Barrington, Rhode Island
Barrington is a suburban, residential town in Bristol County, Rhode Island located approximately 7 miles (11 km) southeast of Providence. It was founded by Congregationalist separatists from Swansea, Massachusetts and incorporated in 1717.
Barrington was ceded to Rhode Island and merged into Warren in 1747, though it was later made into a separate town by the Rhode Island legislature. It was a sparsely developed, agricultural community until the arrival of brickmaking companies in the 1850s, which employed large numbers of French-Canadians and Italians. The construction of a railroad to Providence in 1855 further contributed to suburban development, attracting residents of neighboring urban areas and contributing to the development of manufacturing industries. The post-World War II baby boom increased suburbanization trends, resulting in a large population increase.
Schools were constructed throughout the 1950s to accommodate this population. Three Barrington schools are National Blue Ribbon Schools, and its high school was ranked No. 189 in the United States by Newsweek in 2019. Money noted the appeal of Barrington’s high test scores and relative affordability, naming it one of the best places to live in the United States.
Historical sites provide examples of architectural and suburban development during various stages of the town’s history, including the Allen-West House, Barrington Civic Center Historic District, and O’Bannon Mill. Nine sites in Barrington are listed under the National Register of Historic Places.
As of the 2010 United States Census, the population was 16,310.
The land that comprises Barrington was originally occupied by the Wampanoags whose territory spread from Narragansett Bay through Cape Cod.:54 Epidemics largely eliminated their coastal settlements, however, and their main settlement was roughly Bristol, Barrington, and Warren, Rhode Island:5 at the time of the Pilgrims’ arrival in 1620. The Narragansetts called the area Sowams.:104:5 In 1653, investors from Plymouth Colony bought “Sowams and Parts Adjacent” from the Wampanoags, corresponding to Barrington and portions of Bristol, Warren, and Swansea, Massachusetts.:43:6 Some areas in Barrington draw their name from the initial proprietors of this land, such as Prince’s Hill named for Thomas Prince.:1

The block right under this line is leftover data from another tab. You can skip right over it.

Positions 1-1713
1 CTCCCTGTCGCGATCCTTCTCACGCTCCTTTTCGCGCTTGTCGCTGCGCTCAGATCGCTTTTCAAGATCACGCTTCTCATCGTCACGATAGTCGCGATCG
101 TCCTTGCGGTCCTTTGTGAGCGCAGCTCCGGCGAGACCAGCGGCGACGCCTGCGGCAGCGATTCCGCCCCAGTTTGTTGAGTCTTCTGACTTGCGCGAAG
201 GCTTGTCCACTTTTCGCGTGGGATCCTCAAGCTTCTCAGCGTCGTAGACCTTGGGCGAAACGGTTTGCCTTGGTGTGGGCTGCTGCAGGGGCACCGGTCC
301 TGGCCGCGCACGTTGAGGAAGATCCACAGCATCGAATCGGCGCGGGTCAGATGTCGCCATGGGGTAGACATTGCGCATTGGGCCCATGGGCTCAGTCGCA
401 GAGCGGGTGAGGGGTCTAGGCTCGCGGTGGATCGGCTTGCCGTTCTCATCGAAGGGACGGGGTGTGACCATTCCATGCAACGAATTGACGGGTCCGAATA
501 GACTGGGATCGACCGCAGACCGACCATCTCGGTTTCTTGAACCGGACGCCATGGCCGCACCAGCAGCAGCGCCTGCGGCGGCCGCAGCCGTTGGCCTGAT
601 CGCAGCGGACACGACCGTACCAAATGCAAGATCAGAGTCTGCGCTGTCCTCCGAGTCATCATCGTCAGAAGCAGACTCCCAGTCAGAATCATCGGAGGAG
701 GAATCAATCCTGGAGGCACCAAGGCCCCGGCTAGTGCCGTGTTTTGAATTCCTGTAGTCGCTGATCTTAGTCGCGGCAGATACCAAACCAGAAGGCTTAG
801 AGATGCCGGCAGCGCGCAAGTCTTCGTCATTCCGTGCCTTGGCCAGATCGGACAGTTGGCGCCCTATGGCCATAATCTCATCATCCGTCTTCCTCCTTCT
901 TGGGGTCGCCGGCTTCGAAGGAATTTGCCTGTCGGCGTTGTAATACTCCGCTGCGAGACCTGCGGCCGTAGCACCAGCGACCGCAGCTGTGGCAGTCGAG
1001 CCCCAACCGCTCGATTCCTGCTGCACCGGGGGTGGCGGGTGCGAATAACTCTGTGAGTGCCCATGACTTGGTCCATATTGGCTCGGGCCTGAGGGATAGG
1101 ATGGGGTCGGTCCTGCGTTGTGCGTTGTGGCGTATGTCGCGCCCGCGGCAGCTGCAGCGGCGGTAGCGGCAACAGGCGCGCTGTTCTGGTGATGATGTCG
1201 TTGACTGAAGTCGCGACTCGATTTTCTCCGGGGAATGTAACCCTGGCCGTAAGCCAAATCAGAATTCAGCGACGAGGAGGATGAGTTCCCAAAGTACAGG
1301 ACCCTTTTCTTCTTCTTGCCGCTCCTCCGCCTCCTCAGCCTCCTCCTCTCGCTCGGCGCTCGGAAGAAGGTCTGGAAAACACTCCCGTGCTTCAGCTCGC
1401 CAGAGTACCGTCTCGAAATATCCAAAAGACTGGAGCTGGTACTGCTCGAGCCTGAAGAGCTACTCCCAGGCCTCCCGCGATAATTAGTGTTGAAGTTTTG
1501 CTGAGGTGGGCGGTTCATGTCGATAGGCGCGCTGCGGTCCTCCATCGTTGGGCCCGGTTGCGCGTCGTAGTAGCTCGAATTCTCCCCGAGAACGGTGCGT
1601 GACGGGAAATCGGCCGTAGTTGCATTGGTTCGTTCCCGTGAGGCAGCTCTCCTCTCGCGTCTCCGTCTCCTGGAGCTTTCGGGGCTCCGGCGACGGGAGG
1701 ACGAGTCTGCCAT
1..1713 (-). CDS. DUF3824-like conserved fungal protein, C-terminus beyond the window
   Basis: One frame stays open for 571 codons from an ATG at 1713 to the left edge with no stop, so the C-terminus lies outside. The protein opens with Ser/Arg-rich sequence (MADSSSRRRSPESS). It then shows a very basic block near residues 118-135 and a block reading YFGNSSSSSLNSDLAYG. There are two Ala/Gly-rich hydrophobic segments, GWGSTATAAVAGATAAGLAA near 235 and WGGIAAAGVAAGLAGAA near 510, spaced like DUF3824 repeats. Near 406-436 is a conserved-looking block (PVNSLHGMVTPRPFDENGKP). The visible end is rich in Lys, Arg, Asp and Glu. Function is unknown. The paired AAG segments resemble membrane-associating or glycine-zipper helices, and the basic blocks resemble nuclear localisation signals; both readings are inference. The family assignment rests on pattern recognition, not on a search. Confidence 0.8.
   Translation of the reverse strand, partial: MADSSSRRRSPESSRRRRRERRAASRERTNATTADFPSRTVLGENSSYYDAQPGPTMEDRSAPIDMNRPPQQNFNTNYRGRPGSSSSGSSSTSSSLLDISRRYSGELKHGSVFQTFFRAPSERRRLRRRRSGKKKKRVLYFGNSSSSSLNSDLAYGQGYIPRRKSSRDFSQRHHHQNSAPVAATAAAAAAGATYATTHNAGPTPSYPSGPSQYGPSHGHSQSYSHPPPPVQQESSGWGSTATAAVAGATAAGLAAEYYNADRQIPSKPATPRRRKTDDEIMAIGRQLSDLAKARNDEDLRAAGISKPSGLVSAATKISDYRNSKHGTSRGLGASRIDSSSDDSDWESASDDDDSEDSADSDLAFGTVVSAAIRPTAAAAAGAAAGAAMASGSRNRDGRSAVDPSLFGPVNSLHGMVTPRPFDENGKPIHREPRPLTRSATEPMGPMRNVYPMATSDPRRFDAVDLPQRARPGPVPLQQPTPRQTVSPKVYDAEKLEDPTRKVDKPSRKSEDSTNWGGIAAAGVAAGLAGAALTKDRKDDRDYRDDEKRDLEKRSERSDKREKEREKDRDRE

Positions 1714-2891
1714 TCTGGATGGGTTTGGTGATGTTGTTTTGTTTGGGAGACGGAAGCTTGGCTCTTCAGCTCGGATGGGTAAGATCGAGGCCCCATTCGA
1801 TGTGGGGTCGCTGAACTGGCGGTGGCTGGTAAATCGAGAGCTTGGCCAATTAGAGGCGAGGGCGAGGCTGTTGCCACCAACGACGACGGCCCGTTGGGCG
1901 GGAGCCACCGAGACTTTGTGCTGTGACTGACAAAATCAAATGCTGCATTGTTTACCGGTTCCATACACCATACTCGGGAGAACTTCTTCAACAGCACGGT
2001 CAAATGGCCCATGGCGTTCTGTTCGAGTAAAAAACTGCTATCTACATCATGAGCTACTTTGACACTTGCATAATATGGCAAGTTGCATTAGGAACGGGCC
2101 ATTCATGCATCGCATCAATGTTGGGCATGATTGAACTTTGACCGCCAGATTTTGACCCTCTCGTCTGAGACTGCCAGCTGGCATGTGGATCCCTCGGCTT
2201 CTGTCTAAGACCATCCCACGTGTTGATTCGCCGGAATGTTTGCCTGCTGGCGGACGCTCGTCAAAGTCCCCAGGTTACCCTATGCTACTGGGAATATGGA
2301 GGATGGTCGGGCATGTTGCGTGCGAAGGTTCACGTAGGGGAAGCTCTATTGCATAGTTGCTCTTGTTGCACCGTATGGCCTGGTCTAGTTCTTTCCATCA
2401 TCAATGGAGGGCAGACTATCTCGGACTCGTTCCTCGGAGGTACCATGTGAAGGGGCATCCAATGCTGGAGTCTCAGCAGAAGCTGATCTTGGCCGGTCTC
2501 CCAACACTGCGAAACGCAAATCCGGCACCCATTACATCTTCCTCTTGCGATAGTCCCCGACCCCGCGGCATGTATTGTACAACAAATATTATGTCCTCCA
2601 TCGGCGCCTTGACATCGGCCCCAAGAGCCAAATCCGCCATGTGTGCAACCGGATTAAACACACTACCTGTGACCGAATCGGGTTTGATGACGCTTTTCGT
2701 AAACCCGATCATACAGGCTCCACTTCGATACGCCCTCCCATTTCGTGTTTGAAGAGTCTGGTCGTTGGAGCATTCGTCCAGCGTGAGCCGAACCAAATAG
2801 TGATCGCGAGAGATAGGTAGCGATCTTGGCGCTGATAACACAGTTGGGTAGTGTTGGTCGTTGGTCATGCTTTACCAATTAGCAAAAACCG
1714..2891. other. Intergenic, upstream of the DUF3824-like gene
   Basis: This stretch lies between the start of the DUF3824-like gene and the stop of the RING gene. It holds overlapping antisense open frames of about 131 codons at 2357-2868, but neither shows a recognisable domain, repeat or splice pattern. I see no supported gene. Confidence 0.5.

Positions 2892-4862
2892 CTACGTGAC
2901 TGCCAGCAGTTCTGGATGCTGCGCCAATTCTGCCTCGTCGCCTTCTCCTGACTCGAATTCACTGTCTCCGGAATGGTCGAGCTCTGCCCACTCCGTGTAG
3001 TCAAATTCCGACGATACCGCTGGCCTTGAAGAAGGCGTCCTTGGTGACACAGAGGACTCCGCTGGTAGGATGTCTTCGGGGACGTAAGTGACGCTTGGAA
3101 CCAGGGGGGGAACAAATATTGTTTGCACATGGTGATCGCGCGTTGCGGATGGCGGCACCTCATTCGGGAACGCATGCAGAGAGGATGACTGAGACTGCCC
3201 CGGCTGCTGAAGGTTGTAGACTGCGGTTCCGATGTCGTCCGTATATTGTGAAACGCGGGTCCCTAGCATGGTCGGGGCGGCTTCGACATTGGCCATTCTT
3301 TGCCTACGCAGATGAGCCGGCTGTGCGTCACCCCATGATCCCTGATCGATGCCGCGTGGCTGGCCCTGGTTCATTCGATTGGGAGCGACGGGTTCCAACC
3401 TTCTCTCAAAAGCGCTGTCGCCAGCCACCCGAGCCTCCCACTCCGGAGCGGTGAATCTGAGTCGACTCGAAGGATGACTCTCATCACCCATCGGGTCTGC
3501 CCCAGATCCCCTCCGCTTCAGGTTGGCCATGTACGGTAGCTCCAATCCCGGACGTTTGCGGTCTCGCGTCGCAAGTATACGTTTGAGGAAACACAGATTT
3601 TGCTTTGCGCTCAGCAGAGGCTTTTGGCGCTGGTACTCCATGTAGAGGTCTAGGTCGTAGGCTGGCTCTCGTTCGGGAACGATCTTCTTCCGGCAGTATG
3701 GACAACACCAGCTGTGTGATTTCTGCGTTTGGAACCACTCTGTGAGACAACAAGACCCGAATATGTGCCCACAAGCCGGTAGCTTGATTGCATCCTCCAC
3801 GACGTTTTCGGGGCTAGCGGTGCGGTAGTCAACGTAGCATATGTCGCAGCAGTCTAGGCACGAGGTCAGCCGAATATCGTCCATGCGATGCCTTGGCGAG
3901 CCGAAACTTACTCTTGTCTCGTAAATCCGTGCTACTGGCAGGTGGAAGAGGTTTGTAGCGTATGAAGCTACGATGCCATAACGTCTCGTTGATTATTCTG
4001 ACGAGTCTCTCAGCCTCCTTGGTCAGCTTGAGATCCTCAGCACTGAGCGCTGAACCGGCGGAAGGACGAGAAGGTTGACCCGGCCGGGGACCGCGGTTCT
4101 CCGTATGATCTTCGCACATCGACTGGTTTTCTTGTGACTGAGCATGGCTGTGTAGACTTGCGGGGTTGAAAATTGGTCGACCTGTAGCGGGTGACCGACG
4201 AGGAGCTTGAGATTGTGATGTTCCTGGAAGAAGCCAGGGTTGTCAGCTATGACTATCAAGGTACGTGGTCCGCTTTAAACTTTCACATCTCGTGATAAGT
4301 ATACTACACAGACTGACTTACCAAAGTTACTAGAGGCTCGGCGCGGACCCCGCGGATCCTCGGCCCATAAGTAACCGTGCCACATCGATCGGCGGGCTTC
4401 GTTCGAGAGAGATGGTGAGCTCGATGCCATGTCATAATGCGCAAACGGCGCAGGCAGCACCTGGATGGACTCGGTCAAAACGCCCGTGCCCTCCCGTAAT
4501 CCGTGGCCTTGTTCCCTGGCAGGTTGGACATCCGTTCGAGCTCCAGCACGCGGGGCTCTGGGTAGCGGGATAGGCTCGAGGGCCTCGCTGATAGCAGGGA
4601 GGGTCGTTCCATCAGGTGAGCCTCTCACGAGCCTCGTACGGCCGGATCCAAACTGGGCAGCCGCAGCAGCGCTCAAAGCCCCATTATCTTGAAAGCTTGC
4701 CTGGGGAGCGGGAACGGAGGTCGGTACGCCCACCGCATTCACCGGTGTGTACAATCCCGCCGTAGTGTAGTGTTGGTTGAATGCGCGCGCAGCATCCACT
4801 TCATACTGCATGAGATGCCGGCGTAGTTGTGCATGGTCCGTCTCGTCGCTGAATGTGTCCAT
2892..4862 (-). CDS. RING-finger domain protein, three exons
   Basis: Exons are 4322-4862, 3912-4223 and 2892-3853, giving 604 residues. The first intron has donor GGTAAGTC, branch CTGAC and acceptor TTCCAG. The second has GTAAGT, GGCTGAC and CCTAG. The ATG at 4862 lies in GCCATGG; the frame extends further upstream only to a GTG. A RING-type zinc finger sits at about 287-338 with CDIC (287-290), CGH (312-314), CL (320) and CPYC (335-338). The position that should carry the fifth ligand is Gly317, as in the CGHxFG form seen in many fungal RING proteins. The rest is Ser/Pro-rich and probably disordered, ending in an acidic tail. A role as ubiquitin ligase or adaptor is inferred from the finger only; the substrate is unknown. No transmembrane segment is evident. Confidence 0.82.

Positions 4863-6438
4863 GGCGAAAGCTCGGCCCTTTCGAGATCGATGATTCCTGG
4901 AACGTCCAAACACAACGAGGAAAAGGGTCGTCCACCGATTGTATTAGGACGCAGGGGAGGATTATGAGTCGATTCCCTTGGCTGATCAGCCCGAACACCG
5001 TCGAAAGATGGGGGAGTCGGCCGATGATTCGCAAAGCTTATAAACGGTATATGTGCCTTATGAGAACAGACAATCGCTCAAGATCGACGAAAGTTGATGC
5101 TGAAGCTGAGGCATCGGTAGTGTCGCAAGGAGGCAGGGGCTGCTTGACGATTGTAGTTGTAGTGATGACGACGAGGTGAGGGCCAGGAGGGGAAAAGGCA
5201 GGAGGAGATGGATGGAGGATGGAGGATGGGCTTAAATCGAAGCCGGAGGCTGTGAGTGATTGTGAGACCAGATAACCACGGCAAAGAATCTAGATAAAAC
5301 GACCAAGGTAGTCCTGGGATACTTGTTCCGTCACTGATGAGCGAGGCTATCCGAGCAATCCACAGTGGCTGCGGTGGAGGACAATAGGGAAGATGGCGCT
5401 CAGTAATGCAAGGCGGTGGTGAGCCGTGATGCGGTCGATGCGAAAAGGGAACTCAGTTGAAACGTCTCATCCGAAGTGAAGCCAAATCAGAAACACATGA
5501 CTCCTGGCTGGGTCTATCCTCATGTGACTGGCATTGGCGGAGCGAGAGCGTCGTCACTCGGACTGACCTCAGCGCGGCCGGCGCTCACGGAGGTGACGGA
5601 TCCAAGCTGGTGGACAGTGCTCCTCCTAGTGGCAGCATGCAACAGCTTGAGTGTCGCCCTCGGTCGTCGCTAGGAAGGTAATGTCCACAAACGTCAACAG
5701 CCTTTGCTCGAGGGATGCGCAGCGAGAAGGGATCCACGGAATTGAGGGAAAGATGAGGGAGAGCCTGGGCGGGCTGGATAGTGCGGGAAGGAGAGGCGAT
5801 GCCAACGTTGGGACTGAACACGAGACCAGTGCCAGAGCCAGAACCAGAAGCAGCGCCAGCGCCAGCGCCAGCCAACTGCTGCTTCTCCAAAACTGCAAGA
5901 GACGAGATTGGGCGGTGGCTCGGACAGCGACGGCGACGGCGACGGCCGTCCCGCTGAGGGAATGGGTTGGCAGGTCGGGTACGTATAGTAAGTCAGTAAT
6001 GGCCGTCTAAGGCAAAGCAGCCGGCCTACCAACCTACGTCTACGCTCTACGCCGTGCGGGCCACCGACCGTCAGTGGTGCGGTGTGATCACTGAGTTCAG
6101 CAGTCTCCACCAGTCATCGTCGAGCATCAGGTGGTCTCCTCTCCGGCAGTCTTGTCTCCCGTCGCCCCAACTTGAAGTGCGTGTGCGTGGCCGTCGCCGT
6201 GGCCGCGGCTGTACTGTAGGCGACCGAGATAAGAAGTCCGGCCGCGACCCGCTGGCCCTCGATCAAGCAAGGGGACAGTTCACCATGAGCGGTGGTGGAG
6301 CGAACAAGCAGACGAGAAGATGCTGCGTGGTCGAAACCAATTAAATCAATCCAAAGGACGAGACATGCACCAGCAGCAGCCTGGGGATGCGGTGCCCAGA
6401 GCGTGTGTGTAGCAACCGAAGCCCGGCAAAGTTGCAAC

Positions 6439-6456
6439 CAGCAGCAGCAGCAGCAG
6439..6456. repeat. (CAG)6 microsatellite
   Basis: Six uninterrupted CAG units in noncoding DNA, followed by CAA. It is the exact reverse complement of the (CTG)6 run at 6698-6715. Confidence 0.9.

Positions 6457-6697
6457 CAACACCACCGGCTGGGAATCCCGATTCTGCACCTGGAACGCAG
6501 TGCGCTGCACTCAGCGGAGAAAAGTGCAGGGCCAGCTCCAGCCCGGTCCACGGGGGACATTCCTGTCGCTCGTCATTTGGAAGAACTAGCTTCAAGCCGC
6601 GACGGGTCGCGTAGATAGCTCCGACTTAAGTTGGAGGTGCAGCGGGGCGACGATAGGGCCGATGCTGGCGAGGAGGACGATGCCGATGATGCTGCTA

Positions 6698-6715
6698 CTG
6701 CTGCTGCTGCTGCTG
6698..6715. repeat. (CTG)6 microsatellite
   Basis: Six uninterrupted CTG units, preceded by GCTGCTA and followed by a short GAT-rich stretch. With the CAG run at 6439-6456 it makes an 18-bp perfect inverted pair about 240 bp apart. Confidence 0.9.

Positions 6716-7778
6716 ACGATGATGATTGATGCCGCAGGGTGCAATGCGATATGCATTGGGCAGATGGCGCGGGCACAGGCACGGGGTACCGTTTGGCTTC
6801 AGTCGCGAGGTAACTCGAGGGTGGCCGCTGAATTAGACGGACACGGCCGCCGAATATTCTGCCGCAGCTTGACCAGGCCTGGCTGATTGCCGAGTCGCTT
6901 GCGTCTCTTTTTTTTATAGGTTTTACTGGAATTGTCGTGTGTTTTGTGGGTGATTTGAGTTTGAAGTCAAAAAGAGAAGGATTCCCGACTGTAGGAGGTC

Religious differences between settlers of Sowams and the neighboring Wannamoissett and Rehoboth prompted the incorporation of Swansea in 1667. Plymouth created Bristol County in 1685 to improve administration of western lands, which was followed by a merger of the Plymouth and Massachusetts Bay colonies orchestrated by the British government.:6 Baptist residents petitioned for separation from Swansea in 1711, and Barrington was incorporated as an independent town in 1717. Barrington likely received its name from Barrington, Somerset, the origin of several settlers. Barrington was ceded to Rhode Island in 1747 and made a part of Warren. In 1770, the Rhode Island legislature separated Barrington into a separate town.
Agriculture provided the basis for the town’s economy in the early decades. Farmers typically cultivated grains, especially corn, rye, oats, and barley. Many farmers planted fruit trees and some developed large orchards, as apple cider was an important commodity for trade. Farming significantly affected the town landscape, separating large grassland fields with fencing and stone walls.:12